So far, so good but, as with the DS3, the proof of the pudding lies in what it’s like

to drive. Let’s start with the engine; I was driving the top of the range 1.6 turbo with a hefty 200bhp to be had. This delivers pretty peppy performance with 62mph coming up in 7.9 seconds and a more than adequate top speed of 146. The engine has to be worked hard to get the best out of it but this is no great hardship, thanks to the slick 6 speed gearbox and the lovely rasp from the exhaust when you pile some revs on. The claimed combined MPG of 44.1 sounds impressive but I doubt that you’d see that in real world driving. There is nothing particularly exotic about the suspension but, once again, the engineers have applied themselves and the result is taut handling with minimal body roll and bags of grip. The steering is nice and precise, too, with plenty of feedback – this really is a car you can have some fun in. That driving pleasure doesn’t come at the expense of the ride either; while not as satin smooth as a Citroen C6 it absorbs the bumps commendably well, even on our third world standard town centre roads.
What is perhaps most remarkable about the DS4 is how much better it is than the C4 upon which it is based. It is not a triumph of style over substance; it is a genuinely good car in virtually every respect. Yes, there are a couple of drawbacks; the boot is pretty titchy and some of the styling cues, the rear windows in particular, come at too high a price in terms of practicality, but this is still a very good effort by Citroen. The DS brand proves that they are still capable of producing cars that are stylish, innovative and a little bit out of the ordinary. I’m already looking forward to the DS5 which should come out later this year.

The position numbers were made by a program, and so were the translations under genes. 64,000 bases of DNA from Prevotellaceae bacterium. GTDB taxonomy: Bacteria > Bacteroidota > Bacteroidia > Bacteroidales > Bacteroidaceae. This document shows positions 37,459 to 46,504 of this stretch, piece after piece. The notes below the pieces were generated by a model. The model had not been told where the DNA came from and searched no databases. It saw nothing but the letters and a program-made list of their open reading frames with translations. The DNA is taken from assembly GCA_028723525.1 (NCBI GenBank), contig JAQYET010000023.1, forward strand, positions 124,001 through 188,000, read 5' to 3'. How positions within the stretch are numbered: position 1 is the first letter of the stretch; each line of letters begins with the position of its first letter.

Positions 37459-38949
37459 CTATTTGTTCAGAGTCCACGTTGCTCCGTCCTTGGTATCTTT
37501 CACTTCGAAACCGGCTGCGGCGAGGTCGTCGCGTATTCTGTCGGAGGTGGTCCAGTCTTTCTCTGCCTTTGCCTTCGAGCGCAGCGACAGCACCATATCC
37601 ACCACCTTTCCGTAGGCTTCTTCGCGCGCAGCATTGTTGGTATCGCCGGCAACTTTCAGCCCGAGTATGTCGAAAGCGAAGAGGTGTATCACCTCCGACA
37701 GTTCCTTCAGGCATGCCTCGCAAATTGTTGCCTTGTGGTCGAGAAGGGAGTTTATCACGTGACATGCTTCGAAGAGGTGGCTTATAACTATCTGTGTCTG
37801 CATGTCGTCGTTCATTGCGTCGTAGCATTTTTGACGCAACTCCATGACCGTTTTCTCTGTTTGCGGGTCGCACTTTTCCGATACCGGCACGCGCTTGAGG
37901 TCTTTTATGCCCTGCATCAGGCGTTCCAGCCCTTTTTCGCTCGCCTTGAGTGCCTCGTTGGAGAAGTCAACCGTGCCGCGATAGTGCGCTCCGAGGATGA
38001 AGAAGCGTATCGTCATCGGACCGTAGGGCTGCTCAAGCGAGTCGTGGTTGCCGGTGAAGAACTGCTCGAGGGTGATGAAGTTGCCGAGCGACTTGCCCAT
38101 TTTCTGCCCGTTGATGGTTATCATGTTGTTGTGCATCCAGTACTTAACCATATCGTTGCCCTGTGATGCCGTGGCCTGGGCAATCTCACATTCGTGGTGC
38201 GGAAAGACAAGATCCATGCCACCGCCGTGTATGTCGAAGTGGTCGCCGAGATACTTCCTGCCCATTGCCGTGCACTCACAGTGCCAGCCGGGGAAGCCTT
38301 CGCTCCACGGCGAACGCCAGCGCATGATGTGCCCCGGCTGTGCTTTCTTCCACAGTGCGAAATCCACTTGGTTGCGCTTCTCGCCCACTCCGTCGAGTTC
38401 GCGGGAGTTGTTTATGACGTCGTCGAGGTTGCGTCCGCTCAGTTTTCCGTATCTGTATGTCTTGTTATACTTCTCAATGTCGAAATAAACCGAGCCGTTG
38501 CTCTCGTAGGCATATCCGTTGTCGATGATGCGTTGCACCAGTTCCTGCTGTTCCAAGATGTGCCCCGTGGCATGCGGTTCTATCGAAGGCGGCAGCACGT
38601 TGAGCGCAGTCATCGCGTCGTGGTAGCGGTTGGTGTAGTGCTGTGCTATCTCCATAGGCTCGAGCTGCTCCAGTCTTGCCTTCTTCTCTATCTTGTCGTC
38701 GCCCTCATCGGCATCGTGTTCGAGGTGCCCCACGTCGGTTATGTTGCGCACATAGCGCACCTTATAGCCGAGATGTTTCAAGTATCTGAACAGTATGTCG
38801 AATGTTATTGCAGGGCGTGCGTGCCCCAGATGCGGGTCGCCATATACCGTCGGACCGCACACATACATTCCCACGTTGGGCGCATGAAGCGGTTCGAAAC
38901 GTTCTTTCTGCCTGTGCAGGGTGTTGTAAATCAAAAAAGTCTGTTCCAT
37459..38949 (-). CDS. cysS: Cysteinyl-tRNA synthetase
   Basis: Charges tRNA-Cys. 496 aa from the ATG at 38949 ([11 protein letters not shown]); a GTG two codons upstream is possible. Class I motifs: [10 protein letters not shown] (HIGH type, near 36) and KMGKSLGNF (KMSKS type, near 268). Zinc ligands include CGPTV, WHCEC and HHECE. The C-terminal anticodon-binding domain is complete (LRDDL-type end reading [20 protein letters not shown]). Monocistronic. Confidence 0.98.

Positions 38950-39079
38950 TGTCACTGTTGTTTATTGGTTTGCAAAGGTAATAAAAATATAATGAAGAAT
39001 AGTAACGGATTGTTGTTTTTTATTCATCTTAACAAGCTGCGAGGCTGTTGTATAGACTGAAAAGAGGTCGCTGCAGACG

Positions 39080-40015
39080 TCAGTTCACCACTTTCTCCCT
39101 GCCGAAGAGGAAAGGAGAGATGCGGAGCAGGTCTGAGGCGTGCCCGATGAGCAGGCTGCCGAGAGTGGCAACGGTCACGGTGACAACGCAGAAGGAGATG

Just one thing, though; I can’t help thinking that the DS4 would have been better still if it truly was a five door coupe rather than yet another crossover.
K Johnson
Car as tested Citroen DS4 DSport THP 200  £23,650 OTR
Article from Recommeded Magazine – Sutton Coldfield – Delivered to over 40,000 Sutton Coldfield residents. Path: p

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IT and Media – Email Marketing

Thursday, September 1st, 2011

 

Fitness in Sutton Coldfield

Wednesday, July 20th, 2011

 

Pimp My Ride -To the Sutton Coldfield Garden Centre and Back!

Thursday, April 21st, 2011

p>Pimp My Ride -To the Garden Centre and Back!

We’ve all done it – popped along to our local Sutton Coldfield garden centre for a packet of sunflower seeds and come out with enough new plants to re-stock

a small country estate. It is also virtually impossible to leave without a trailer full of compost, a nice new shiny stainless steel thingamibob for weeding the borders or maybe a Lady Spade! Which is all very well until you get to the family Mondeo and wonder how you are going to fit it all in.

The bottom line is that most cars and I include Chelsea Tractors and pick ups in this sweeping statement, were not designed for the garden centre run. The loading procedure for your average shopping trip inevitably takes the form of a scene from ‘It’s a Knockout’ with Stuart Hall providing a hilarious commentary as the boot, back seat, foot wells and glove box are engulfed in horticultural stuff.